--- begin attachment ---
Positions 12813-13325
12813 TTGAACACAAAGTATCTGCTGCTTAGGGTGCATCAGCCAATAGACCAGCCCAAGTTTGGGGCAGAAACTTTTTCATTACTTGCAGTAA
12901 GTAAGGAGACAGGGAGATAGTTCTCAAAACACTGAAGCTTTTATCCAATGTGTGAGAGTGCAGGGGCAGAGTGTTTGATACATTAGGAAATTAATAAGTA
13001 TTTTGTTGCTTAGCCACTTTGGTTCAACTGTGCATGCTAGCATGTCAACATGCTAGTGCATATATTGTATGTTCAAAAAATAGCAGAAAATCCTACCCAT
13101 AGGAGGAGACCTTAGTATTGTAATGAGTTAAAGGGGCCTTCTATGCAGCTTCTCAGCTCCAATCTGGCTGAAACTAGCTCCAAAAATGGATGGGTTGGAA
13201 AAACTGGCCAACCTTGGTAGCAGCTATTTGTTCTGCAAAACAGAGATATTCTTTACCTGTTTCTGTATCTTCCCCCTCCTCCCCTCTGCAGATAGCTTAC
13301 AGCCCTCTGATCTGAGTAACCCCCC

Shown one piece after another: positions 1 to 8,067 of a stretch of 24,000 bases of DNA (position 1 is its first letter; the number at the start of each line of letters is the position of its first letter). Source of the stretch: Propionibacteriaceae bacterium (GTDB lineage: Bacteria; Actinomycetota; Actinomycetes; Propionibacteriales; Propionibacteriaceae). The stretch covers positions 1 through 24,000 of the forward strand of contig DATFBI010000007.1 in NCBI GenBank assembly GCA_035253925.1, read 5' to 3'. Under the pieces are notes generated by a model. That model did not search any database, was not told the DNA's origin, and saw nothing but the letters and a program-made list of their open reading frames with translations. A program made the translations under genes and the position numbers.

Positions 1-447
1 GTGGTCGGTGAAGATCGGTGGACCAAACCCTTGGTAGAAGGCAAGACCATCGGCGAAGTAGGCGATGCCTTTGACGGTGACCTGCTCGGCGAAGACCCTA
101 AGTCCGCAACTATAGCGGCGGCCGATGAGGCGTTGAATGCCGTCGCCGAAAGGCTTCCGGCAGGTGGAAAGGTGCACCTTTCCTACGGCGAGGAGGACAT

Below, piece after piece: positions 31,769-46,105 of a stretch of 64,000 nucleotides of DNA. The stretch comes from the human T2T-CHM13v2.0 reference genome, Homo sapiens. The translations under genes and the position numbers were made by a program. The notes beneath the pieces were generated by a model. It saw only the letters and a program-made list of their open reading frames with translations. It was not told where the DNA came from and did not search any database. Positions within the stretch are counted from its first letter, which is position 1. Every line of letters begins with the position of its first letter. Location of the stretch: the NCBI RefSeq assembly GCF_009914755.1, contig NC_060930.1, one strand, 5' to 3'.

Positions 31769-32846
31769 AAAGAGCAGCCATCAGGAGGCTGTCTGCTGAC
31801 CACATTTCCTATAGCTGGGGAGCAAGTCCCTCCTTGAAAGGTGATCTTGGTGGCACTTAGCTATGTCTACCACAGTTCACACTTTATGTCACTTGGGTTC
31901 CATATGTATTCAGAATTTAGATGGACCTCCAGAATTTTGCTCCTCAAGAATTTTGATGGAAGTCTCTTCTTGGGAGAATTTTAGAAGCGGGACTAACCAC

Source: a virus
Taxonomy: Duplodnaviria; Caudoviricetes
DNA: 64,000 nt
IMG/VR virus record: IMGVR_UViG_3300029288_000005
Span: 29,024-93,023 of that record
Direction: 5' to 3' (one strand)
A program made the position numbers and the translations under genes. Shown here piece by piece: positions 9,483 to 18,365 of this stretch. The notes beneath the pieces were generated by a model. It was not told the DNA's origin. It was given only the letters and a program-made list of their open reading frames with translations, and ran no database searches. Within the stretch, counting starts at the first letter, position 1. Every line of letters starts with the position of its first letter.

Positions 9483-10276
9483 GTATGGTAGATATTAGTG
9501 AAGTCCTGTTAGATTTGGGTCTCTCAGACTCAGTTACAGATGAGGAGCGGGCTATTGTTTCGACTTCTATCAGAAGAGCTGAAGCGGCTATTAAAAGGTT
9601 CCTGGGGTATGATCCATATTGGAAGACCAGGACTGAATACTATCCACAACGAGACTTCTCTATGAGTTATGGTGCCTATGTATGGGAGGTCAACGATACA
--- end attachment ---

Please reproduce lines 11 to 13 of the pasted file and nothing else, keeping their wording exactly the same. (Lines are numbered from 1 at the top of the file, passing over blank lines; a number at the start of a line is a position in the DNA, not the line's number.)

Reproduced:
101 AGTCCGCAACTATAGCGGCGGCCGATGAGGCGTTGAATGCCGTCGCCGAAAGGCTTCCGGCAGGTGGAAAGGTGCACCTTTCCTACGGCGAGGAGGACAT

Below, piece after piece: positions 31,769-46,105 of a stretch of 64,000 nucleotides of DNA. The stretch comes from the human T2T-CHM13v2.0 reference genome, Homo sapiens. The translations under genes and the position numbers were made by a program. The notes beneath the pieces were generated by a model. It saw only the letters and a program-made list of their open reading frames with translations. It was not told where the DNA came from and did not search any database. Positions within the stretch are counted from its first letter, which is position 1. Every line of letters begins with the position of its first letter. Location of the stretch: the NCBI RefSeq assembly GCF_009914755.1, contig NC_060930.1, one strand, 5' to 3'.

Positions 31769-32846